In June 1980, when John Lennon docked his yacht in Bermuda, the former Beatles genius hadn’t finished a song in almost five years. After spending more than a decade as one of the world’s greatest songwriters – from She Loves You to A Day in the Life to Imagine – the tap seemed to have run dry. He felt burned out. Bermuda changed all that.
Beatle at Sea
Lennon wanted to visit Bermuda to escape the hustle and bustle of New York City, but getting to the island was a harrowing adventure.
The tiny sailing yacht he boarded in Newport, Rhode Island, was pounded mercilessly by powerful 120-mph winds and terrifying 20-foot waves during the 700-mile journey. Things looked grim. At one point, the skipper, having been awake for three straight days, put Lennon – a novice sailor at best – at the helm. It could have been a disaster. John later recalled:
So, I was there driving the boat for six hours, keeping it on course. I was buried under water. I was smashed in the face by waves for six solid hours. It won’t go away. You can’t change your mind. It’s like being on stage; once you’re on there’s no gettin’ off. A couple of the waves had me on my knees. I was just hanging on with my hands on the wheel – it’s very powerful weather – and I was having the time of my life. I was screaming sea chanteys and shoutin’ at the gods! I felt like the Viking, you know, Jason and the Golden Fleece.
So much for rest and relaxation. Calmer seas prevailed, however, and soon Lennon and the yacht’s crew sailed into St. George’s Harbour, surely breathing a collective sigh of relief. Lennon rented a home in Bermuda’s quiet Fairylands district and settled in.
But instead of a lazy island vacation, the songwriter quickly discovered that his muse had returned.
It all started when Lennon, on one of his first few nights on the island, stumbled into a Front Street nightclub, where patrons were dancing the Bermuda night away to the sound of Rock Lobster by the B-52’s. The strange rhythms, whooping vocals and infectious melodies transfixed him. The next day Lennon picked up his guitar.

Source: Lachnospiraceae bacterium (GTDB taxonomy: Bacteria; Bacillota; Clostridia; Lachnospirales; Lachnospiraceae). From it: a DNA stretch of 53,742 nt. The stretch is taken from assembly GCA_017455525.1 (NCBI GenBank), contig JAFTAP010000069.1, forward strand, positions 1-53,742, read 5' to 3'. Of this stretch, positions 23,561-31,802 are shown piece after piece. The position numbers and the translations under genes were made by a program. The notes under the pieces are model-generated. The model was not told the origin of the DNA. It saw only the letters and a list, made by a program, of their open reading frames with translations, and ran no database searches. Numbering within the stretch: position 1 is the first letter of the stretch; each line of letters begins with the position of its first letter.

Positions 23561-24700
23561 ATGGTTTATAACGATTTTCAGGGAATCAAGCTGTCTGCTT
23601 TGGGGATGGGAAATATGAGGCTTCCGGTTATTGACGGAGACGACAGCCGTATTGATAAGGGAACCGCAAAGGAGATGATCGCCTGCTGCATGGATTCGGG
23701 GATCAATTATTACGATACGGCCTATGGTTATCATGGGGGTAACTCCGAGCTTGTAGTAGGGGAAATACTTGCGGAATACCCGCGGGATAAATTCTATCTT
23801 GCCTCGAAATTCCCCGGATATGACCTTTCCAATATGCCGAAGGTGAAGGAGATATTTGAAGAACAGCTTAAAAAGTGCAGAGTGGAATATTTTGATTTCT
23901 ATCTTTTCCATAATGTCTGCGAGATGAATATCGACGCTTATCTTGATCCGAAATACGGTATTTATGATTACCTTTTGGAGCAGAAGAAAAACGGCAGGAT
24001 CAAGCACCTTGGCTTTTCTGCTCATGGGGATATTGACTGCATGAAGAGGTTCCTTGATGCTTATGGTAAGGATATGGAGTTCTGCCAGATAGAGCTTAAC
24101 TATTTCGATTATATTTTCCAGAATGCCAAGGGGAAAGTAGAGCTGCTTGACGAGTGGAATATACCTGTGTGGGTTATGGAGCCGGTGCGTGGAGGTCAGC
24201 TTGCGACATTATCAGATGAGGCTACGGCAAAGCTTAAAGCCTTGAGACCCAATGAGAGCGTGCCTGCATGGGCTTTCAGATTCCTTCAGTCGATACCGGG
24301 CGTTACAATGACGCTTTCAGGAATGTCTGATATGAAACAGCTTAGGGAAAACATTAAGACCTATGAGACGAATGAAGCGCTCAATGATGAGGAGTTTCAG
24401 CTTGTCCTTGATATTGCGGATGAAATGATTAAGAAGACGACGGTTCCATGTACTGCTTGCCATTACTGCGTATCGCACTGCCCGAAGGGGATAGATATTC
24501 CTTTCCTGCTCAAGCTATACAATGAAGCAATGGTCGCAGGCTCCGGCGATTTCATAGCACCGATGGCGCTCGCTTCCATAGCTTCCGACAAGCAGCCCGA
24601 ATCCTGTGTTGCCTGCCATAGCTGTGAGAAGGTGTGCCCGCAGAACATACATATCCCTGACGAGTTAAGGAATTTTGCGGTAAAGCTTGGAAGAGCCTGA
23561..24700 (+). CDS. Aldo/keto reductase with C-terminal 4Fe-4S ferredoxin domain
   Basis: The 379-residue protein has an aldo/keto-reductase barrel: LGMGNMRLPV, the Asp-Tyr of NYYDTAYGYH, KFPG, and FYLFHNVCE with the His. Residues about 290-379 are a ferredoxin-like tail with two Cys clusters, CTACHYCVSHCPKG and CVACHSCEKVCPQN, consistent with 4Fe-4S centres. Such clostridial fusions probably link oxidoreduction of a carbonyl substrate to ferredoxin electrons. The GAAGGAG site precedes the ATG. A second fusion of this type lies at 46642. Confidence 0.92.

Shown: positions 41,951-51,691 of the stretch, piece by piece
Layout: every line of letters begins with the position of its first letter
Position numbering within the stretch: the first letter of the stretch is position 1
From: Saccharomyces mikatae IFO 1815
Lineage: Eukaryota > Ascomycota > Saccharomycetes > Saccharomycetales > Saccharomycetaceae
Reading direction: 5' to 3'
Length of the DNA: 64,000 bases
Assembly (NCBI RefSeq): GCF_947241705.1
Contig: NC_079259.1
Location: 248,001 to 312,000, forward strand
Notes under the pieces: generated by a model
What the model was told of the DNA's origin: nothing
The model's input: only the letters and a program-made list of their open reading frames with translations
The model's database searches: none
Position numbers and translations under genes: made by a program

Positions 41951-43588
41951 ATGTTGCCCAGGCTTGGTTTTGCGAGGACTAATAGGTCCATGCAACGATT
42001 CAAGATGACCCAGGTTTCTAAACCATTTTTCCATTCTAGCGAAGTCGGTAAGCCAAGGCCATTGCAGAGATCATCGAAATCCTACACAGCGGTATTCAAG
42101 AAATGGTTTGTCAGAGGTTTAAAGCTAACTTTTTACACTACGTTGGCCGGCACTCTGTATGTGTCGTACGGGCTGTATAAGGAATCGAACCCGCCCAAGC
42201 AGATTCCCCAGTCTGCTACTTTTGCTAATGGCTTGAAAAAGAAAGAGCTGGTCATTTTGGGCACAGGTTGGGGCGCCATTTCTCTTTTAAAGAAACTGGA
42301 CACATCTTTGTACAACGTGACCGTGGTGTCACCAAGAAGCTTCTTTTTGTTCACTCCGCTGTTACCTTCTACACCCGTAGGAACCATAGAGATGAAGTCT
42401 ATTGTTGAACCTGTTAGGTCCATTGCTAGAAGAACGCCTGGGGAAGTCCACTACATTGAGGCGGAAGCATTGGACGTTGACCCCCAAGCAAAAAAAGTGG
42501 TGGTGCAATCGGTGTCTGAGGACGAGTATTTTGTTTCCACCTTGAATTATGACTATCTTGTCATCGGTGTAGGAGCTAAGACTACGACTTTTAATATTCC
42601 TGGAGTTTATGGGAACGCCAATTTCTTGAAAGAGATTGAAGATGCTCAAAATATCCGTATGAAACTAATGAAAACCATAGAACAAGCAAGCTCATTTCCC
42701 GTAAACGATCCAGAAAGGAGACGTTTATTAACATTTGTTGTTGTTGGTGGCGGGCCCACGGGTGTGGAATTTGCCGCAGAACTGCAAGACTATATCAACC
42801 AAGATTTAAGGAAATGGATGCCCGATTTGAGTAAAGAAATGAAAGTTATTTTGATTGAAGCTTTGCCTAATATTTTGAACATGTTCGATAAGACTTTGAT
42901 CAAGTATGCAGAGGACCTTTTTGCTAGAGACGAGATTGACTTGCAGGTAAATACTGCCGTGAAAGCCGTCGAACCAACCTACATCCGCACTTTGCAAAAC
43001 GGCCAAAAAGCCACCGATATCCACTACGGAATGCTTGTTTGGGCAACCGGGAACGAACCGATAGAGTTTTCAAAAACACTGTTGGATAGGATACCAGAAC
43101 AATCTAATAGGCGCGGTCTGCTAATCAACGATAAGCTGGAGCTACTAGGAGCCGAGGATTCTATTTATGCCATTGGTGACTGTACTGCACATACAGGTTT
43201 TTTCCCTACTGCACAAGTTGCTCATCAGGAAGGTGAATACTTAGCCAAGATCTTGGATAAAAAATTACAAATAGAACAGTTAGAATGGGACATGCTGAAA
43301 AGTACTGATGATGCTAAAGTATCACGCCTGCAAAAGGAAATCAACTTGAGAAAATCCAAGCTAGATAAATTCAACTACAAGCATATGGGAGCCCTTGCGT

I was so centred after the experience at sea that I was tuned in, or whatever, to the cosmos. And all these songs came! The time there was amazing … [I was] there on the beach taping songs … just playing guitar and singing. We were just in the sun and these songs were coming out.
- John Lennon
For the next several weeks, Lennon was a fixture on the island, wandering the Town of St. George's historic streets with his four-year-old son Sean or strumming his guitar on a secluded beach and exploring the lush, 36-acre Bermuda Botanical Gardens in the City of Hamilton. It was there the songwriter encountered the lovely freesia flower that would give his final album its title: Double Fantasy.
“In Bermuda, having a lovely time…”
All in all, Lennon composed about 25 songs during his stay in Bermuda, including such classics as Watching the Wheels, Woman and (Just Like) Starting Over. This burst of creativity meant that he had plenty of tunes to begin recording Double Fantasy, a collaboration with his wife Yoko Ono and his first album of original material since 1974’s Walls and Bridges.
With Yoko at his side, he holed up in NYC’s Hit Factory Studio in the fall of 1980 (you can listen to demo recordings here) and emerged several weeks later with one last masterpiece. At the end of one song, you can hear Lennon pay tribute to the island that kicked off his creative renaissance: “In Bermuda, having a lovely time …”
Tragically, Lennon never returned to Bermuda. But you can still find traces of his Bermuda escape today.
Head to the Bermuda Botanical Gardens, where Lennon spotted the flower that would inspire the title of the last album released during his lifetime. Spend a few hours exploring the manicured gardens and see the Camden House, the designated home of the Bermudian Premier (though he doesn't actually reside here).
Explore Bermudian art at the Masterworks Museum of Bermuda Art and take a picture by the sculpture dedicated to the late Beatle, created by local artist Graham Foster. Have lunch at the Homer Café on the museum grounds.
Front Street, where Lennon was introduced to the modern music of the time, is a happening nightlife district full of clubs, bars and restaurants. Go out for a night of dancing and music and let the mood inspire you.